Limitation of a single clinical data source for measuring physicians' performance on quality indicators

Michael Weiner, Zakwan Quwatli, Anthony J. Perkins, John N. Lewis, Christopher M. Callahan

Research output: Contribution to journalReview article

5 Scopus citations


OBJECTIVES: To determine the extent to which relying on only one source of data leads to incomplete assessment of pneumococcal polysaccharide vaccine (PPV) or mammography. DESIGN: Cross-sectional survey. SETTING: An urban Midwestern academic medical center in 1998/99. PARTICIPANTS: Medicare beneficiaries aged 65 and older with at least one health encounter. MEASUREMENTS: Completion of PPV and mammography was assessed using local and Medicare records. The study compared sources of records and assessed association between services and demographics and comorbidity. RESULTS: Adding Medicare data to local data increased the computed 1-year PPV from 8.8% (264/3,002) to 15.0% and increased the 1998/99 mammography rate from 40% (343/847) to 67%. Local data sources missed 40% of PPV and 39% of mammography; Centers for Medicare and Medicaid Services sources missed 50% of PPV and 2% of mammography. The vaccinated were younger than the nonvaccinated (74 vs 76, P<.001). African Americans and those with more comorbidity were less likely to receive PPV over 8 years. Of 555 patients with a Medicare record of mammography, whites and those without Medicaid were significantly less likely to have a local record of mammography (P<.001). CONCLUSION: Neither administrative nor local clinical records provide a complete or accurate assessment of these quality indicators. Accurate assessment of quality indicators requires pooling data from multiple sources across a broad region.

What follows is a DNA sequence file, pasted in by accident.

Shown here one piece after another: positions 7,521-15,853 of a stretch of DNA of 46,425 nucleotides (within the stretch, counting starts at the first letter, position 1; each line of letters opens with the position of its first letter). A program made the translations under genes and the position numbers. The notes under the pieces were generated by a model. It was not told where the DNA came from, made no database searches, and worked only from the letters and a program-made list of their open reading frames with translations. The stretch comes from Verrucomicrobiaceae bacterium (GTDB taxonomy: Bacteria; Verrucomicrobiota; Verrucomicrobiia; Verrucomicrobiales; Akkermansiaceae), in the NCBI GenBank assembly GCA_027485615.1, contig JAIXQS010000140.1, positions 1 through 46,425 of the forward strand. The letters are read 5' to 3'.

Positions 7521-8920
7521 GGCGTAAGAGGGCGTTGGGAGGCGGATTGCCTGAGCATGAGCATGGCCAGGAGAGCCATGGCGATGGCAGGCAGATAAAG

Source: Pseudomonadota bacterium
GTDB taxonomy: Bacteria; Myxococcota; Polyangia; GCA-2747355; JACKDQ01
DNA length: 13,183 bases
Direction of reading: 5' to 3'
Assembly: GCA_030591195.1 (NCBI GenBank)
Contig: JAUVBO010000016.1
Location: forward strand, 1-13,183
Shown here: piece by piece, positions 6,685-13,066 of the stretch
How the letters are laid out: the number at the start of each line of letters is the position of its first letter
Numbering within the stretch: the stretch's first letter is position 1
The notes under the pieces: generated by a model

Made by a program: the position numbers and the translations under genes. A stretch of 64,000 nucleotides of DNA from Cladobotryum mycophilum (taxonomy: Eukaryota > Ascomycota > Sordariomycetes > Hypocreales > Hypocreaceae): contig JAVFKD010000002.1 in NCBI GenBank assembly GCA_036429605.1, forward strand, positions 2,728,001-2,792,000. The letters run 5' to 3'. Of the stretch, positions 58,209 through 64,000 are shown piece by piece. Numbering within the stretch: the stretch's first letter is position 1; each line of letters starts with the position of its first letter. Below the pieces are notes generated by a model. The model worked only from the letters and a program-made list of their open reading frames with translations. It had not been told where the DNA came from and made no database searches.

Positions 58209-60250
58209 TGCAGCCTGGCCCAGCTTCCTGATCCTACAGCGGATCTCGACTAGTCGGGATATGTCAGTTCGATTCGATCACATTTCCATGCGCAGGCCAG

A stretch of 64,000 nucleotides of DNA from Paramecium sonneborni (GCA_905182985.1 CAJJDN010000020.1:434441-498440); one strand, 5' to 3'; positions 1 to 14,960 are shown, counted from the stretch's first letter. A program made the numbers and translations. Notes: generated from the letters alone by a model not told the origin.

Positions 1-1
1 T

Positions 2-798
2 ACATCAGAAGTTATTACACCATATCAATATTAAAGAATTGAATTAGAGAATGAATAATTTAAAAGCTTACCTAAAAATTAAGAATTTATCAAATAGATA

Original languageEnglish (US)
Pages (from-to)1256-1260
Number of pages5
JournalJournal of the American Geriatrics Society
Issue number8
StatePublished - Aug 2006


  • Mammography
  • Medicare
  • Pneumococcal polysaccharide vaccine
  • Quality indicator

ASJC Scopus subject areas

  • Geriatrics and Gerontology

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